Drinking water pilot system
Based on the data collected, the process studies and optimization parameters, a modularized water treatment pilot plant will be build. The pilot will involve three main modules: coagulation/flocculation, mineralization reactor and disinfection module. Coagulation/flocculation method is well known in water treatment for efficient removal the heavy metal as well as the suspended particles. Additional, trace of ferric ion or hydroxide ferric, which usually use as coagulation agent, can be serve as a homogeneous or heterogeneous catalyst in Photo-Fenton and Electro-Fenton process.
The mineralization reactor will be constructed based on Ozonation, photo-Fenton, Electro-Fenton or combined of these processes, which is heart of pilot plan. This module – reactor is responsible for degradation of organic compounds as well as disinfection. Other pilot operation parameters such as water flows, energy, optimal condition, etc will be test. To ensure the quality of produced water, the pilot will integrate a measurement online system to determinate some mainly parameters e.g. pH, redox, DO, TOC, etc…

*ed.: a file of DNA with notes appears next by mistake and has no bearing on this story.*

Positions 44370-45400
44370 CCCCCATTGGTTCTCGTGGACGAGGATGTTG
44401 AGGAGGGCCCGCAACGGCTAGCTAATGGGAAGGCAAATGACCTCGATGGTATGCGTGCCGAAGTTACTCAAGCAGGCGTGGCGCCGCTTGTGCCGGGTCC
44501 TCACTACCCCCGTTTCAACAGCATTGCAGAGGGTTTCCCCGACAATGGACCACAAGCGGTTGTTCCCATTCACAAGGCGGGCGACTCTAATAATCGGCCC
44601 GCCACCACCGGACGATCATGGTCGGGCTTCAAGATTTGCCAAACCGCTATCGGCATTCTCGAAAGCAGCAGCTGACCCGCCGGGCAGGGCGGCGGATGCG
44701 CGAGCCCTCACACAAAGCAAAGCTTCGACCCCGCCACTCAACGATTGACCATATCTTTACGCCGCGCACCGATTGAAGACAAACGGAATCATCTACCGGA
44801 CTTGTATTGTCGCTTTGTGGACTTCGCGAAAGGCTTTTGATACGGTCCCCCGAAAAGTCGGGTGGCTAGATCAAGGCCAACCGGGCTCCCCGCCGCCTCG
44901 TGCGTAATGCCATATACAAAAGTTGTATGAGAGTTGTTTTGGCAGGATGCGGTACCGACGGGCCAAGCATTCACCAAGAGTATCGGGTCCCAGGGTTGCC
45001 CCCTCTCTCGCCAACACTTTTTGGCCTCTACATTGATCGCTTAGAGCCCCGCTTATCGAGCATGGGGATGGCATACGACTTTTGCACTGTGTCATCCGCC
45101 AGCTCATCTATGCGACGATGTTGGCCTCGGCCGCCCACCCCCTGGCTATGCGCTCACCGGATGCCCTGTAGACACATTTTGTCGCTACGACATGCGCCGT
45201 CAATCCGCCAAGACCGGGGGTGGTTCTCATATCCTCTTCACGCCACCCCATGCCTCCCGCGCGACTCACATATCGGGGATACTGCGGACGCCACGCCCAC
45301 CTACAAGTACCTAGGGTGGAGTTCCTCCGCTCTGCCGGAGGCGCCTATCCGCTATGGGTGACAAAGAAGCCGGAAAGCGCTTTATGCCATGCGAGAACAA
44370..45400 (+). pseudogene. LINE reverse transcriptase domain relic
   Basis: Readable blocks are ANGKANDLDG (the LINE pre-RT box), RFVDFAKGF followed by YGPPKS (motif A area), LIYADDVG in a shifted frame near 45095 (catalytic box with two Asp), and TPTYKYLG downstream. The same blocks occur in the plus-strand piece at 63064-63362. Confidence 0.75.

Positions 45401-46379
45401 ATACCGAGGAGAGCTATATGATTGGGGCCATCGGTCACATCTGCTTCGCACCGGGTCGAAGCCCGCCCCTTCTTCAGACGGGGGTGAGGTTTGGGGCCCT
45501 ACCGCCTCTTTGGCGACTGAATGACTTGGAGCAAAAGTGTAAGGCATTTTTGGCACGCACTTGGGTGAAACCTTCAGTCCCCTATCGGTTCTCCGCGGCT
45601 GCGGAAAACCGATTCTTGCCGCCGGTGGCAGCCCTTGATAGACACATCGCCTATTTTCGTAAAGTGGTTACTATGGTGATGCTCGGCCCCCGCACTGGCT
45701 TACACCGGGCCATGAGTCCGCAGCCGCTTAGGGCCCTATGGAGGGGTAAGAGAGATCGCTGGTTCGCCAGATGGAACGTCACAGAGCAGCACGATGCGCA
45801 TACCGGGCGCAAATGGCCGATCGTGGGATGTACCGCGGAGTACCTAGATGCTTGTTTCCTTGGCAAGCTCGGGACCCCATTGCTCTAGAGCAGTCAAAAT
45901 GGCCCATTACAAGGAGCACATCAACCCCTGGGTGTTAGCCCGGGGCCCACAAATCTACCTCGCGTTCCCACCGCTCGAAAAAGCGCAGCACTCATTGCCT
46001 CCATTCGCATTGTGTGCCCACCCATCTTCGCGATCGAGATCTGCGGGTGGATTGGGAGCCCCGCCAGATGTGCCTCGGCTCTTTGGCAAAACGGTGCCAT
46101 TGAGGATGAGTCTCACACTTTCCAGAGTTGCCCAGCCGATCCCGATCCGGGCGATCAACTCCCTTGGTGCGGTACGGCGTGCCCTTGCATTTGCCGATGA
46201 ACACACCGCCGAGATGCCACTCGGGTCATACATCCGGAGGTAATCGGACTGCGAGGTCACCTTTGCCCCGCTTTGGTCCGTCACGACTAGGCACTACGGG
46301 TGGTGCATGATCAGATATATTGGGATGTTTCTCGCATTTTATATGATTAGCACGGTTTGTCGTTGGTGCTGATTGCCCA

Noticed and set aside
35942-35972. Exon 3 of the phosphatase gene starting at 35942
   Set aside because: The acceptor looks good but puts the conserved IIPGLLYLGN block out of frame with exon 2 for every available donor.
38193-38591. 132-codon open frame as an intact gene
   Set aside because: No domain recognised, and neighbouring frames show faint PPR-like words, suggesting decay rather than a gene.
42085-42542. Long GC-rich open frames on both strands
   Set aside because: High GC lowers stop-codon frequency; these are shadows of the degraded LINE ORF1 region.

At preliminary stage, the pilot plant will produce 1000 liter per 24 hours may be developed. After optimization in the laboratory and tested with real samples, all component will be build as a mobile system and transportable. An assessment on the validity of the method, technical parameters and economics factor will be realized. The built pilot plan will be applied for on-site drinking water production in flooding period and for treatment of effluent from agricultural or aquacultural activity. The user manual is also produce for facility of fieldworks application